I read alot about special needs. Treatments, therapies, effects on families. I read the sad blogs about what could have been and read the more uplifting ones about what good things have happened. I read posts about what families wish for their special needs child and what they wish they could change FOR their special needs child. So, truth be told, I read and read and read. But something I read just recently that made me stop and think.
I am not sure which post it was but it was about the gifts of a special needs child. As I read this, I thought of the countless times I would say to someone. “The gift of Elizabeth is…” or ” Because of Elizabeth, we can…” So this post got me thinking. If there are things we want to change FOR our child, to HELP our child, then what are the things we would NOT WANT to change. Continue reading
When you are a child, like Elizabeth who has spent so many countless hours in therapy, you become somewhat of a pro at it. Not that it is easy, and not that she still does not resist initially, but just that you are so used to it that you know the general rhythm of a therapy session.
There are the initial greetings “Hello Elizabeth, how did is go all week for you?”, then the moment she sits down to get to work, or stand up in the case of her gym-therapy, then the description of what is going to happen, then the work and learning begin. Afterwards, I get the wrap-up, the homework, the hug from Elizabeth. Elizabeth gets the excitement of doing something new, the relief to be done and the requisite hug from EVERY therapist.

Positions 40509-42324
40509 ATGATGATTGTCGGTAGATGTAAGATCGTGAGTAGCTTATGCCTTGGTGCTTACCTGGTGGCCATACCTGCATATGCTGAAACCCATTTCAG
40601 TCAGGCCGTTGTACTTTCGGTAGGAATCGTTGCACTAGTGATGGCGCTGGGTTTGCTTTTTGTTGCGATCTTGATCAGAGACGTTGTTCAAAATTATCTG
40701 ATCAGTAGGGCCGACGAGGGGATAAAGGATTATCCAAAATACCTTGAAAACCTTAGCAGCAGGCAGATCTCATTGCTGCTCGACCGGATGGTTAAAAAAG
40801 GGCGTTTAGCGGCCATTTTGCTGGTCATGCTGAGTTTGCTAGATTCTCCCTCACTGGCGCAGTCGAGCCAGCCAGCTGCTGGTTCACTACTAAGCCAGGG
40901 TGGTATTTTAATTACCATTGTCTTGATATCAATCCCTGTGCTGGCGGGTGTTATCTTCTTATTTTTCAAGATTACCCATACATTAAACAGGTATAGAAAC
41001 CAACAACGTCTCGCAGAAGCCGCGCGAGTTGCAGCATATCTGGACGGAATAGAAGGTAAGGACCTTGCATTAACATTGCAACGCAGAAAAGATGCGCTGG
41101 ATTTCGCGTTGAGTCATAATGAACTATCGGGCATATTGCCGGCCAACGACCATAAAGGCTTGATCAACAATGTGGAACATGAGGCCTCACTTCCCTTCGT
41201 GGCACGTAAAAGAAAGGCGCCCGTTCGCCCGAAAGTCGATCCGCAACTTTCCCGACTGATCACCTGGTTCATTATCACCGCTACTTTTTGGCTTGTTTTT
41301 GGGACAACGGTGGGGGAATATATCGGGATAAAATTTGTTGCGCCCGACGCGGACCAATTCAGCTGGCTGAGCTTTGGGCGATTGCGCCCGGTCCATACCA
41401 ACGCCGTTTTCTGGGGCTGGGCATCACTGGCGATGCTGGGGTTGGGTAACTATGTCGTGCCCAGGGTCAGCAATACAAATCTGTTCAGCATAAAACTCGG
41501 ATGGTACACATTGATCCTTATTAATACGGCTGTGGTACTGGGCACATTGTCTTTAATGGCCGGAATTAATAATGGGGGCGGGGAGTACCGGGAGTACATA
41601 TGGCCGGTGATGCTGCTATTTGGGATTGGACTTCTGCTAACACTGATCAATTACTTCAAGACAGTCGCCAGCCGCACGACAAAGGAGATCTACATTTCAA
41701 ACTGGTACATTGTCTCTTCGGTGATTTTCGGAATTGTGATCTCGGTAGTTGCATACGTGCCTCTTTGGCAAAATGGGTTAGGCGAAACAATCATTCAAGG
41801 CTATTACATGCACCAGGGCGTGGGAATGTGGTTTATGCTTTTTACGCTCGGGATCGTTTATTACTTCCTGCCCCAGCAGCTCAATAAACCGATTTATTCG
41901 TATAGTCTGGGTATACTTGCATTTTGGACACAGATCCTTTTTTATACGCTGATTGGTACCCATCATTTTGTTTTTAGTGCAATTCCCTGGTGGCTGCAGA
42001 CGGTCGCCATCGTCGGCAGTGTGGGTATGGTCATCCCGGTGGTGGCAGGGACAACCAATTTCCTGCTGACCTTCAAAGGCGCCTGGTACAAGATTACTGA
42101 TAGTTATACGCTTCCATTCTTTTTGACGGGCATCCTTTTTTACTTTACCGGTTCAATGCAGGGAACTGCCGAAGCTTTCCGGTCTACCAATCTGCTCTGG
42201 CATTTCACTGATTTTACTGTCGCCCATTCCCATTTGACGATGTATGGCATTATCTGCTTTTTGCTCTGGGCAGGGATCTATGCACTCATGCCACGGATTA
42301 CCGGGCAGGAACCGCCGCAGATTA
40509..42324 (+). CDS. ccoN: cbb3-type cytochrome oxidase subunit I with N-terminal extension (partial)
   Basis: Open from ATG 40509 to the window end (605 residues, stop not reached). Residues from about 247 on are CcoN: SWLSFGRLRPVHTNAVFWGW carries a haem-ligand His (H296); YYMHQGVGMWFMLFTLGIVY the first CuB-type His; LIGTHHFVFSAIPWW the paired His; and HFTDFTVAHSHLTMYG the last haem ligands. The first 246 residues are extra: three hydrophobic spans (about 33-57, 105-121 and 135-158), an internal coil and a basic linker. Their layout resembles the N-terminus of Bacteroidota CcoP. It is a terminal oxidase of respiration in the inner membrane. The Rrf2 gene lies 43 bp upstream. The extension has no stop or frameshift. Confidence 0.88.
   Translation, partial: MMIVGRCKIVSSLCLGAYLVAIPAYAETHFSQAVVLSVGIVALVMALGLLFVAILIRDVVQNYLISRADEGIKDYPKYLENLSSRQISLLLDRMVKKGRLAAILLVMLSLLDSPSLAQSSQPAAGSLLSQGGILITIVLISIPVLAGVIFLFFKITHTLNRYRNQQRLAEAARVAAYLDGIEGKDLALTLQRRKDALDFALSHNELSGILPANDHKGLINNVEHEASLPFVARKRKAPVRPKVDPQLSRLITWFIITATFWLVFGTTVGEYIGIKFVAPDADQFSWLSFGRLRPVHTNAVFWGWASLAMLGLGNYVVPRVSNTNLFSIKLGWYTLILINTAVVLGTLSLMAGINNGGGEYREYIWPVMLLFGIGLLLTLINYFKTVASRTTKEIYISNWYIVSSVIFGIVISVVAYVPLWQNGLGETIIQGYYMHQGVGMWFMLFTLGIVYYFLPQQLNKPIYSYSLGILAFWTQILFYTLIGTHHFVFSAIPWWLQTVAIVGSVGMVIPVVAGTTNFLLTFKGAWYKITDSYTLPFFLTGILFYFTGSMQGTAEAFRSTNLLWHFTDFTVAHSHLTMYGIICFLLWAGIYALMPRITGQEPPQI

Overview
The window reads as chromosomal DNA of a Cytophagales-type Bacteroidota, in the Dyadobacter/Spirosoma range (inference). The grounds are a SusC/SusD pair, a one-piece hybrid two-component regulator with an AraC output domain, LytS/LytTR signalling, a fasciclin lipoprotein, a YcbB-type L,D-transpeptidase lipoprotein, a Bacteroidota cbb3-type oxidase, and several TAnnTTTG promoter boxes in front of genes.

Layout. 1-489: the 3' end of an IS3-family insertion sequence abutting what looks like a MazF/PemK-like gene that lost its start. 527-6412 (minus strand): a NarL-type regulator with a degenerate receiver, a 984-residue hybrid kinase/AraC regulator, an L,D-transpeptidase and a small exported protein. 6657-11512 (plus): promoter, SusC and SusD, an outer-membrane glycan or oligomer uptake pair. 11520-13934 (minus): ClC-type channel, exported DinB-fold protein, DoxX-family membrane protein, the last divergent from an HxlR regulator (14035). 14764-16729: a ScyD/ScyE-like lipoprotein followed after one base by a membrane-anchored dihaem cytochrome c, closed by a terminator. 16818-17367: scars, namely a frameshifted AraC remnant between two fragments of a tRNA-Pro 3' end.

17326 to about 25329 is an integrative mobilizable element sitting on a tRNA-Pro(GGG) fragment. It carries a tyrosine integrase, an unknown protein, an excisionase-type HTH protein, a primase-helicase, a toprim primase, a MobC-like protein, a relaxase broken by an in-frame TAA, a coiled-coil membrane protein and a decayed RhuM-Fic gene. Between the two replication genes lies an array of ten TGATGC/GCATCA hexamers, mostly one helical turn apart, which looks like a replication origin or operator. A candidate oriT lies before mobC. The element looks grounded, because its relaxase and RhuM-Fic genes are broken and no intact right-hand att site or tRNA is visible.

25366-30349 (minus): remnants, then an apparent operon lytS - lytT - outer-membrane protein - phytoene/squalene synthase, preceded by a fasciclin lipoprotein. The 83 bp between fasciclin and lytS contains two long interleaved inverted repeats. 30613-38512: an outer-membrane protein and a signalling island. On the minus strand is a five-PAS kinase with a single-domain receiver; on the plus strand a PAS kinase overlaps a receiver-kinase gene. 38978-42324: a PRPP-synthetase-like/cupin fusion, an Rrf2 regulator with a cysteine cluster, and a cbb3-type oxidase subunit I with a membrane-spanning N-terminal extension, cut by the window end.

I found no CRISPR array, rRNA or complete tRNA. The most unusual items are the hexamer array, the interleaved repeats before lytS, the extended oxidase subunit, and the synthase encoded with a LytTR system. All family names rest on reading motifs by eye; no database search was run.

Sure there may be differences but that is the way it goes most times….but this new therapy this week was not Elizabeth’s but Michael’s. Continue reading
Wow, I am amazed as I am every year at this time that Christmas is here. I know that sounds weird but it seems to me it arrives sooner and sooner each year. due to the stores putting out decorations around the Fourth of July these days. But I think that because so much of the feelings and hopes for a “Happy Holiday” and a “Merry Christmas” are centered around a rush of lights, colors, sounds, smells and required activities that I think I see, to a lesser degree than before, but still see Christmas as as “Oh my God, how will we get Elizabeth to do this activity?” or “How will she do in the big crowd?” “what social story can I use to help guide her behavior?” We have had many a Christmas decorating where Emily was happily hanging ornaments and Elizabeth could not be coaxed from behind a chair in the den. We have had a number of Christmas days that saw Elizabeth asking not once but what felt like 753 times “Time to go home now, right Mom?” Continue reading